Understand and leverage human motivation through two concepts: Part 1
I believe that good selling isn’t about convincing or persuading people to do things that they don’t want to do. Instead, good selling is about removing obstacles that are stopping people from doing the things they really want to do.
One of those obstacles in the way of people buying the things they want is our innate and very human ability to cope and adapt to daily hassles. Daily hassles those niggles, those everyday bothers, that tend to frustrate us over long stretches of time and influence our human motivation.
These hassles take many forms. It might be the daily public transport commute that we suffer through for years before finding work that is closer to home. It might be the kitchen-built-for-one that always just too small to really enjoy cooking a dinner at home. It might be the subconscious fear of not dealing with a legal issue, or the hassles of never quite liking the look of yourself in a mirror.
Past Motivating Incident (PMI)
We live with these daily hassles, and cope with them, because we as human beings have a remarkable ability to adapt. One might say, that our ability to adapt is one of the most advantageous aspects of our species that have enabled us to live wherever we please for as long as we have.
Eventually though, when the hassles get too much to bear, we experience what I describe as a Past Motivating Incident (or a PMI). This PMI might be just another daily hassle but somehow, through repetition or intensity, the PMI marks the time you’ve had enough. It’s the “straw that breaks the camel’s back and exceeds your power to adapt. It’s in cases like these when we’re most motivated to change, and when our human motivation leaps past our “do-something” line, that threshold that separates inertia and action.
It’s when we cross the “do-something” line that we are compelled to make begin searching for a solution to our problem in earnest. And it’s usually shortly after the PMI, that we make an initial enquiry with a service provider.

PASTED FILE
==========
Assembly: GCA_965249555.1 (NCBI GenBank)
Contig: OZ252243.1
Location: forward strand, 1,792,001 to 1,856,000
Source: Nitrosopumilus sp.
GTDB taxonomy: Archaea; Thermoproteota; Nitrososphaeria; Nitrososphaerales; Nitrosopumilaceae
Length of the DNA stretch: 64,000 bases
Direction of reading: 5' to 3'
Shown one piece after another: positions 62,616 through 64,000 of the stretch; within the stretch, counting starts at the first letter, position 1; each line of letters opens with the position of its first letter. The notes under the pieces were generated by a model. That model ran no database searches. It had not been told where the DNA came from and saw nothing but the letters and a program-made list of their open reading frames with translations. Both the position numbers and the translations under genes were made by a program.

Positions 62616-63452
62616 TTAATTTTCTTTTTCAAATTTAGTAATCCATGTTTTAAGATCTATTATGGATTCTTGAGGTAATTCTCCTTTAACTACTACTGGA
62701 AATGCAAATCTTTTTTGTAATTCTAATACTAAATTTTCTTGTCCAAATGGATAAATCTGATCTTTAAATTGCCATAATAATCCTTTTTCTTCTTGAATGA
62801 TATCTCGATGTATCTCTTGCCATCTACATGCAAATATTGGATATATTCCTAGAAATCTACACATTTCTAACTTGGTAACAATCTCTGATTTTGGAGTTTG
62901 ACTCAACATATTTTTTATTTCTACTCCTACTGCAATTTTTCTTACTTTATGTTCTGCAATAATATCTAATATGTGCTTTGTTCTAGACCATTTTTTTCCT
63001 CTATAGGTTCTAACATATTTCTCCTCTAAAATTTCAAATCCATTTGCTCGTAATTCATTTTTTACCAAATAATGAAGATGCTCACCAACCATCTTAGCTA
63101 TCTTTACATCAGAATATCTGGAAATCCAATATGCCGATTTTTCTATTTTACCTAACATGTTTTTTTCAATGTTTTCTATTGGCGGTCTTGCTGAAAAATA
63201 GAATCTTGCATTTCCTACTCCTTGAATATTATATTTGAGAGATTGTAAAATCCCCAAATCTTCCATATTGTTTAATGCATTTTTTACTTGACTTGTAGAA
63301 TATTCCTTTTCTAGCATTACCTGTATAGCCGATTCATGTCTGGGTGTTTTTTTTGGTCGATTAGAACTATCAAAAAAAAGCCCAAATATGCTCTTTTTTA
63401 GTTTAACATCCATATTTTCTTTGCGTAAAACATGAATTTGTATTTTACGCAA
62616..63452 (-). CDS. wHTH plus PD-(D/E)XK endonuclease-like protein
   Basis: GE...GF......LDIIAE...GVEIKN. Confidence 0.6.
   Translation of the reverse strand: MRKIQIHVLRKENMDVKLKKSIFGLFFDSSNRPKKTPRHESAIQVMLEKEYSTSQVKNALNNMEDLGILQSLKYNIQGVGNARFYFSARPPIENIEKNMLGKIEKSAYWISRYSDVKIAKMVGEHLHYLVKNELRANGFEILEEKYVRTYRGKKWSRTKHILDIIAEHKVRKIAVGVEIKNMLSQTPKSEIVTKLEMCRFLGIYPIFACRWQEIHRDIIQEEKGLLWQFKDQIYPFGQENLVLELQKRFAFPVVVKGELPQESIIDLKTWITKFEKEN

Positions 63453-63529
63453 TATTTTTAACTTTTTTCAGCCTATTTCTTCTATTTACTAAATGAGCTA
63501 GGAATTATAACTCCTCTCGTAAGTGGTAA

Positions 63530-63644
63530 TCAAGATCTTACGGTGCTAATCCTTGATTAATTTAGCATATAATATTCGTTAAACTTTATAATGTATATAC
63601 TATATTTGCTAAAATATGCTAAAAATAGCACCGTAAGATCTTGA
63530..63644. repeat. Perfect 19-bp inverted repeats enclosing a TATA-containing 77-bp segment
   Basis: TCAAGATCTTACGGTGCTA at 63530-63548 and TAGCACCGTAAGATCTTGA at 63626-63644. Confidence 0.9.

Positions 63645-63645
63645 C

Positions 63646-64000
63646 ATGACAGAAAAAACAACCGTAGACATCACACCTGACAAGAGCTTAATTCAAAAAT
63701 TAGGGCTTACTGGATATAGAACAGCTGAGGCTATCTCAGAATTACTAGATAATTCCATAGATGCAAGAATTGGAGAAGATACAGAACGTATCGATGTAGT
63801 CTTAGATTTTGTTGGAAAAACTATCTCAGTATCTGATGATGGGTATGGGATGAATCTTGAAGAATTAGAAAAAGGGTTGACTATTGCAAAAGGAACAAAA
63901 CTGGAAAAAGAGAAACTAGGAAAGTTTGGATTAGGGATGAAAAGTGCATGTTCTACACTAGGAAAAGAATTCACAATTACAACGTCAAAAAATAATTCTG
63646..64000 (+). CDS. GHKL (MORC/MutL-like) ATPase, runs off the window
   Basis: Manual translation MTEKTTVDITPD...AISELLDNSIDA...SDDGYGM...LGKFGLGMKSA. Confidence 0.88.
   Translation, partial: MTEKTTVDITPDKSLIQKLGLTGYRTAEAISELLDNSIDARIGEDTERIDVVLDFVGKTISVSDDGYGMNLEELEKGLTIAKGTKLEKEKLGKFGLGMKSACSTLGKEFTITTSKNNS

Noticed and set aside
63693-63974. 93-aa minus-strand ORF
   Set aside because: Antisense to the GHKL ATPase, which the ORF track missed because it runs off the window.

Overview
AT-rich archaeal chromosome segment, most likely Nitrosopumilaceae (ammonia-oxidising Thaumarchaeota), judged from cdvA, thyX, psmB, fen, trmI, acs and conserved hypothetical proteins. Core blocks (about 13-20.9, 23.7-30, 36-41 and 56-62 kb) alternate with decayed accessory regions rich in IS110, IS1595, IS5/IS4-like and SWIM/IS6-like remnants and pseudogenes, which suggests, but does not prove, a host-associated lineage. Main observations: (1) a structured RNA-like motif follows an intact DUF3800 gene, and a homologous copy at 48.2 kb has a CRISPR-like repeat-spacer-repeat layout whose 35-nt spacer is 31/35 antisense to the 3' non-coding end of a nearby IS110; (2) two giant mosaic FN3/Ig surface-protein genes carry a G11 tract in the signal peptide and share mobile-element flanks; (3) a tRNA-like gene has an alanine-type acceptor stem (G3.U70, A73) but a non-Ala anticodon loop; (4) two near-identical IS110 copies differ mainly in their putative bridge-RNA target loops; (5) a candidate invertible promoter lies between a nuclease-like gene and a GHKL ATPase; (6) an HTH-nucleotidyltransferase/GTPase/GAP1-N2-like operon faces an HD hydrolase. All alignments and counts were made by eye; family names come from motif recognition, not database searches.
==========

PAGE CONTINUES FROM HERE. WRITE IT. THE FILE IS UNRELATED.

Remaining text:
Because our powers of adaptation are so strong we are also adept at dulling our pain. Whether we do so by avoidance or amelioration, we numb these incidents in our minds in order to cope. After all, these incidents, and our memories of them, are inexorably intertwined with negative emotions that we’d rather suppress and not think about.
I have found that helping prospective customers relive their past motivating incidents is an extremely effective way of helping them motivate themselves to take further action on the telephone. This is why I train people to ask questions that enable prospects to remember and share these incidents with them. Retelling painful memories enable prospects to re-identify with the pain that lead them towards action in the first place, and allows them to overcome their own inertia by becoming more in touch with the emotions that drive decisions.
I also instruct people to use these approaches at appointments. Often, time will have passed between the first call and the appointment, which is now even further distant from the PMI. People might have a dip in human motivation at this time, which may lead to cancellation requests or second guessing. Should the commitment of the appointment lead them to attend, they still might need help in re-connecting with their emotional needs to motivate further action: the purchase.
Future Motivating Event (FME)
The moment of purchase is also an excellent time to ask prospects to remember the reasons why they are making these choices. I find that doing so reinforces their decisions that leads to less buyer’s remorse, and frequently better appraisals, testimonials and recommendations.The PMI is an important concept that is easy to understand and relate to, but almost never used in selling situations. It is by far, one of the most useful concepts in my inventory of concepts.
In our next post, I’ll discuss the PMI’s partner, the Future Motivating Event (or the FME). The FME, while not as powerful or motivating as the PMI, provides us with what the PMI cannot alone: a reason for urgency that often helps prospects commit to their choices because they are accompanied by deadlines.